His sister toyed lovingly with the staff for a moment, then tried casting a couple spells.
"But, Claude, wouldn't it affect the staff's properties?"
"I don't know about that. Just experiment," he said irresponsibly as he removed five thick beastskin books from another box.
"I suspect these tomes come from the same noble family. They probably have something to do with Siklos."
"Are they knowledge tomes?"
"Shouldn't be. I think they're more like historical records. They detail the recollections of a magus from Siklos of how the mundane folk chased the magi off from Freia 600 years ago. Naturally, his view on the matter is different from ours and he believed the magi were tricked by the mundane nobles into forming their musket troops, which were later used to rebel against the magi.
"It turned out later that some dissidents among the magi were in cahoots with the mundane folk all along. The resistance exploited the magi's carelessness by using transporting magical supplies to the holy land of magic, Symposium, to destroy the transference formation in the sky-piercing tower there. That severed the connection between our world and the Kenpus plane and completely extinguished any hope the magi had to restore the magic civilisation to its former glory with the materials from the higher plane.
"That's why the author curses them as the devil's weaponry. They are the only things mundane folk can use to oppose the lofty magi. In the second book, he writes about the battle in which Symposium was lost. The five-ring battlemagi all flew high up into the skies to prepare for battle, only to be shot down by mundane gunners like they were hunting ducks. Even after they blasted away at the shooters with fireballs and lightning strikes, the surviving shooters continued to return fire.
"The gunners' rapid volleys covered quite a large area and even the five-ring battlemagi weren't able to defend themselves from those barrages. They fell one by one from the skies and were turned into meat paste from the fall. After those five-ring battlemagi fell, the rune magi became helpless sheep and were helpless before the gunners' bayonets. One after another, they were slaughtered in their rooms, their labs, and the tower--"
"I don't like such books."
"Keep them anyway. They provide a first-hand account of magic's history. They can teach us many lessons."
The rest of the items were small accessories which he prepared for her.
"Why did you buy them for? I'm not used to wearing accessories," she said.
"These are magic accessories. There are mini magic formations engraved on them," Claude explained, "Even if you don't like them, you can conduct some research on them. Take this pair of earrings for example. They're called Eavesdroppers. You can listen to conversations from far away with them on and they're absolutely godly items for noblewomen who thrive on gossip and feed off private conversations.
"The ruby on this necklace, on the other hand, is engraved with a calming formation. Put it on when you meditate. I'm sure it'll be much more effective. Then we have these two bracelets engraved with protective spells. One of them has Thorn Wreath. When activated, you can push people pestering you one metre away. The other has Paralyze. Activating it can paralyse a person or animal in contact with you.
"Even though these two spells only last a few short seconds, they might just save your life in times of crisis. I was also thinking of getting you to research whether you can reverse engineer the magic formations on these accessories into normal spell formations we can cast directly."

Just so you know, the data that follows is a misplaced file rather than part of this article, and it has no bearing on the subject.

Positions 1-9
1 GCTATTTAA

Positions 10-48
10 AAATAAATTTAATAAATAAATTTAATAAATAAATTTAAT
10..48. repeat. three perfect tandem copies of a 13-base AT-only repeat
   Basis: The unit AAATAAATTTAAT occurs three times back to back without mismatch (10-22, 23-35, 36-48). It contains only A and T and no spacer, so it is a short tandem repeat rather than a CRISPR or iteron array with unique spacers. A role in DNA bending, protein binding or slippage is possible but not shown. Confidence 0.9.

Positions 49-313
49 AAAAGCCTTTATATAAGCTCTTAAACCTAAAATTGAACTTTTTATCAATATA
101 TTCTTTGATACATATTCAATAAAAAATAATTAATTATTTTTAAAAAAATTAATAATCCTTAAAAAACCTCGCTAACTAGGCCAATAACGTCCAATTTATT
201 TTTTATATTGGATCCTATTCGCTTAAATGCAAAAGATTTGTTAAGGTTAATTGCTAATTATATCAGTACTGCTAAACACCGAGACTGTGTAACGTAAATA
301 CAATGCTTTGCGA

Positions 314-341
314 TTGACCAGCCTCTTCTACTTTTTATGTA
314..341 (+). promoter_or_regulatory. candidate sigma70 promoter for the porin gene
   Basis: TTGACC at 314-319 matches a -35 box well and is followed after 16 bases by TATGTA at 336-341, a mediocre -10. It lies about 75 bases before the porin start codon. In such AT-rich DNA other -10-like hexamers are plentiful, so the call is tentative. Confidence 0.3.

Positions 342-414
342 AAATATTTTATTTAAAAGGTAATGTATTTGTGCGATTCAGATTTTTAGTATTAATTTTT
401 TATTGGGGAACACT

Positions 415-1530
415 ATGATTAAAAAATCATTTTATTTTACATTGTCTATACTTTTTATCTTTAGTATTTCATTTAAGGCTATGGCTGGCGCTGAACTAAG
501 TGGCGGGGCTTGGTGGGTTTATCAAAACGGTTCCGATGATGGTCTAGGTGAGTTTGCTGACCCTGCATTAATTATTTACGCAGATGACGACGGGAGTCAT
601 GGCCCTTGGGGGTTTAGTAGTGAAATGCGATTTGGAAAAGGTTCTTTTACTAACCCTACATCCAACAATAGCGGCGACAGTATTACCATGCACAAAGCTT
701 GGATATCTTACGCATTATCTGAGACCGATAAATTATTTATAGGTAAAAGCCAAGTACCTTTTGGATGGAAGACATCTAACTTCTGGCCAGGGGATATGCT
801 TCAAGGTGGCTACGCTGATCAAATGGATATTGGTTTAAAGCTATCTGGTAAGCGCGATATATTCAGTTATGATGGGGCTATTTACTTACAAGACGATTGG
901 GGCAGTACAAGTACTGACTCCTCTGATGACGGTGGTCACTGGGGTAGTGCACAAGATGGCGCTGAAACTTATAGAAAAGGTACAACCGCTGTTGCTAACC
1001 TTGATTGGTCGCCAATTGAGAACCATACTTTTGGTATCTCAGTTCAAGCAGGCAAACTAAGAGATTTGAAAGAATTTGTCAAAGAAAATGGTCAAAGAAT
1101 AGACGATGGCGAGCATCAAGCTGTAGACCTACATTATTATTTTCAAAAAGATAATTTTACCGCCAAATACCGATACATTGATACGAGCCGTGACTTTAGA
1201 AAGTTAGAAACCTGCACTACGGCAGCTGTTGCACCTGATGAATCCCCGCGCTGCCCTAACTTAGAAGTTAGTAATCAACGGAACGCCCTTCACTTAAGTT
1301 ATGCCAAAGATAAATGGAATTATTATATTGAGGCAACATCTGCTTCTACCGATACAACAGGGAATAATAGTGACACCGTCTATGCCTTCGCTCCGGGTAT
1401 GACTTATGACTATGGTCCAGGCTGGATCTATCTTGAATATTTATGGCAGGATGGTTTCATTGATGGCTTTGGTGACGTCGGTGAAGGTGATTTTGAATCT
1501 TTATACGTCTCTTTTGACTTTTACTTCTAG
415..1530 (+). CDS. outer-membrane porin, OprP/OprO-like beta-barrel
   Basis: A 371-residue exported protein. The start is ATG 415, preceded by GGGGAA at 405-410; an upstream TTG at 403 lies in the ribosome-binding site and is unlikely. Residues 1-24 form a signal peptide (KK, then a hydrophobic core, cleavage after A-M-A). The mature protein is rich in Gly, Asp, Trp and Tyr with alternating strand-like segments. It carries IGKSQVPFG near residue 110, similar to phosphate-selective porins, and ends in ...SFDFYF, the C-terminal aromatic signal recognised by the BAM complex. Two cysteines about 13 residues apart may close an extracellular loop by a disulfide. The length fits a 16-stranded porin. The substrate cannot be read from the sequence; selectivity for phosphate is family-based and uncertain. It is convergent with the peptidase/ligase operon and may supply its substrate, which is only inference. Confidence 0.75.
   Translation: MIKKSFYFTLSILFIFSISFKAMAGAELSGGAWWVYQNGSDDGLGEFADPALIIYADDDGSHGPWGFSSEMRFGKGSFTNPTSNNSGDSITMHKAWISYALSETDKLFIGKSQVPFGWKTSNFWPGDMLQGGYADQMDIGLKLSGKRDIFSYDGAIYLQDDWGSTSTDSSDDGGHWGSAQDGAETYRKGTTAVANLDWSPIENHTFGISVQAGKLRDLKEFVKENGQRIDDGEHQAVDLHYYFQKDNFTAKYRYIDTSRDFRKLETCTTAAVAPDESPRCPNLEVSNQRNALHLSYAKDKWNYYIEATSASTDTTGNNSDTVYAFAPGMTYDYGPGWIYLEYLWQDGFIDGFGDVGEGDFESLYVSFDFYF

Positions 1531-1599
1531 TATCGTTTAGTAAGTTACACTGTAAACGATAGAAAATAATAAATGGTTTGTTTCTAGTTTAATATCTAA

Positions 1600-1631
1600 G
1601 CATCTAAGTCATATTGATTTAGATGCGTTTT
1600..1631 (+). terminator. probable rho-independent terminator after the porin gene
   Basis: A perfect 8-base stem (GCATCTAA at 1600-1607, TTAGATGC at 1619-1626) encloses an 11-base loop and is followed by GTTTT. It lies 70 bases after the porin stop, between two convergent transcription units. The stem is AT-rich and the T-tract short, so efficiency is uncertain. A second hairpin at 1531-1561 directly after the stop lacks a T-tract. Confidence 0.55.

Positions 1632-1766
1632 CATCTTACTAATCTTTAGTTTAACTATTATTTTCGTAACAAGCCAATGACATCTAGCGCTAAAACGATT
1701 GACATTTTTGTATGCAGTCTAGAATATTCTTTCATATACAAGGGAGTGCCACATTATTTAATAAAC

It now occurred to Angelina that Claude didn't buy the accessories for their value themselves. He was more interested in the spell engravings on them. Those spells were those that he hadn't gotten his hands on yet and this might turn out to be a new method through which he could collect spells.
Instead of trying to construct magic formation for a new spell from scratch, it might be much safer and easier to reverse engineer them off the spell engravings. Making one without any reference required repeated trial and error to get the ideal size and proportion for the diagrams and the slightest imbalance could cause mana backflow and great harm to oneself.
Reversing engineering spell formation diagrams through engravings would be much easier. One only had to copy the engraving onto another object and the underlying principles behind the formation would be more or less clear. Activating a formation like that with one's own mana would most likely result in success.
"Got it. I'll research them well," she said as she kept them away. "What will you be doing tomorrow?"
"Hmm, I'll be out the whole day to visit Mayor Felidos, Uncle Thomas and the others. I have to greet those who still keep in touch or I'll be chewed out for being cold and distant." He was quite annoyed about that and would rather sleep in at home. It was too bad his extermination of the bandits caused the whole town to be made aware of his return. It wouldn't do for him to skip the visits.
"Then take off your uniform. I'll have them washed and dried so you can wear them for your visit tomorrow and look proper," Angelina said.
"It's getting late and you should rest. My uniform doesn't look dirty yet so it can still be worn tomorrow."
"No, it's definitely dirty. You just have to look closer. I'll use spells to wash them clean and it won't take long. Quick," she hurried.
"Alright, fine. Whatever you say." He had no choice but to hand her his uniform. Though he brought along another set with him, it was much older than the one he currently wore.
After Angelina left, he collapsed in his bed like a log. It had been five years since he last set foot in this house and the sensation of lying in bed was a welcome and assuring one. It didn't take long before he drifted off.